Setting the Scene…
One of the challenges of learning spaces has always been noise levels; acoustic concerns continue to plague schools as they design innovative classroom setups and shared spaces. If you ask a group of teachers to share their opinion of the idea of breaking down walls to create a more flexible learning space, I guarantee that one of their primary concerns will be noise .
Well, while the classrooms of Oberoi International School remain fairly traditional, my classroom happens to be bordering what is commonly called the “Pit Area” – which is an enormous open space with a vaulting ceiling that opens up into the floor above. This space is where the majority of indoor recess occurs for primary students, as well as assemblies for senior kindergarten to fifth grade.
Needless to say, having such a noise-generating space right next to the IT Lab where my team works is challenging. Imagine trying to use the green screen for recording, or deliver instruction, have a meeting with so much happening just a few feet away.
When our head of school, Neil McWilliam walked into my room several months ago and asked me to find and mentor a group of students capable of performing a sound audit; I not only thought it was a wonderful idea, but I was excited by the idea that our findings might inform real change. His vision was for this group of students to ultimately present their findings before the board of trustees. With the purpose of changing not only this campus but the currently in development building dubbed “OIS 2”.
I immediately set out to contact the fifth-grade teachers and gave them a brief regarding the project and asked them to send me the names of one boy and one girl from each class. I was looking for students who would be willing to take time out of their day to collect data, survey community members, measure sound levels, and more. I wanted kids who genuinely cared about creating a better learning space for future students.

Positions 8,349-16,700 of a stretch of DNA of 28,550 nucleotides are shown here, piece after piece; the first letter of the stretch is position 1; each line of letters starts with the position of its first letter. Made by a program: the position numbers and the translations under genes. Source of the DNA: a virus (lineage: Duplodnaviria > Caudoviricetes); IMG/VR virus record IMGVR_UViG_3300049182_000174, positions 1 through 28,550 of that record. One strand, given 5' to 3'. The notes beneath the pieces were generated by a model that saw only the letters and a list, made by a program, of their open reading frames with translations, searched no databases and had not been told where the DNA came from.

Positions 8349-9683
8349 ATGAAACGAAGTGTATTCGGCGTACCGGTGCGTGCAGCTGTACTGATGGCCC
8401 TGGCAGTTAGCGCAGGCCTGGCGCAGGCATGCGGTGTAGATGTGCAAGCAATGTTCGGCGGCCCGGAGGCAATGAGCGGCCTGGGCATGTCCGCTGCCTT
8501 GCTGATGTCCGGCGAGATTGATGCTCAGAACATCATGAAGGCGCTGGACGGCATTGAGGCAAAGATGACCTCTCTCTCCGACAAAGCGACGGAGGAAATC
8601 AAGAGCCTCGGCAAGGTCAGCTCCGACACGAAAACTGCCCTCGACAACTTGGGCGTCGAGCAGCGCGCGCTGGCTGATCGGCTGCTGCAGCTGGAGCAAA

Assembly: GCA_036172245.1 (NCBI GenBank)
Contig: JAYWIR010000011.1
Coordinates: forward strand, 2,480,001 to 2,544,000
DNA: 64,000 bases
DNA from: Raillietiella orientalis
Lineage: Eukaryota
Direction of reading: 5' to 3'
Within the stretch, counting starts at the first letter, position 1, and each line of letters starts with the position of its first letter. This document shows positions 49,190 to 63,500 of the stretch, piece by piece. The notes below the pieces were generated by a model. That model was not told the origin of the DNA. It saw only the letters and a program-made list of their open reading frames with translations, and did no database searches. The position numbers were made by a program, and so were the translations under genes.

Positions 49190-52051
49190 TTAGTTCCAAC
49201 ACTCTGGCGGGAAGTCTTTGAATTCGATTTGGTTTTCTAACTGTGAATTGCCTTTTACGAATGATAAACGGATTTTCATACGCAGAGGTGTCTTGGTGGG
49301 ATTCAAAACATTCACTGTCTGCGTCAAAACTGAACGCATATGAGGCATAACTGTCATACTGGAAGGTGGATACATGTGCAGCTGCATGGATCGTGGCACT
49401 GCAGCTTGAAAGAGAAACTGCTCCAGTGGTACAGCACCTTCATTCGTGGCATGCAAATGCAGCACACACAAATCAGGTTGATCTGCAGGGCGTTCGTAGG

Once I had spoken to the teachers of fifth grade, I found myself with a list of twelve names. Six boys and six girls had been recommended to me by their teachers, and I began by contacting them and telling them to meet during their lunch break. By asking them to come in during their lunch, I already began to get an idea of who would be dedicated to the cause and who wouldn’t stick around.
We sat down together and talked about the purpose of our group and how we would begin to approach the problem. We decided that we would follow these steps:
- Survey: Create a survey using Google Forms which would target teachers and students of various grade levels in order to identify the spots where noise is an issue.
- Sampling: Gather sound sample data using an iPad app called Sound Meter+ which would measure the decibel level of the space. We would also collect the time of day, date, and more information in order to paint a complete picture.
- Recommendations: After collecting the data, we would review it and begin to build our recommendations for the board.
- Presentation: We would present our findings to the board in a compelling format that would help them understand the gravity of the situation.
We followed the steps detailed above and ultimately discovered some incredibly loud areas, which are definitely above safe levels. We then created a presentation using Prezi and showed it to the board. The students gave the presentation independently and successfully. The adults in the room were stunned by their confidence and comfort speaking to them about a topic they found important.
You can look at the Prezi here.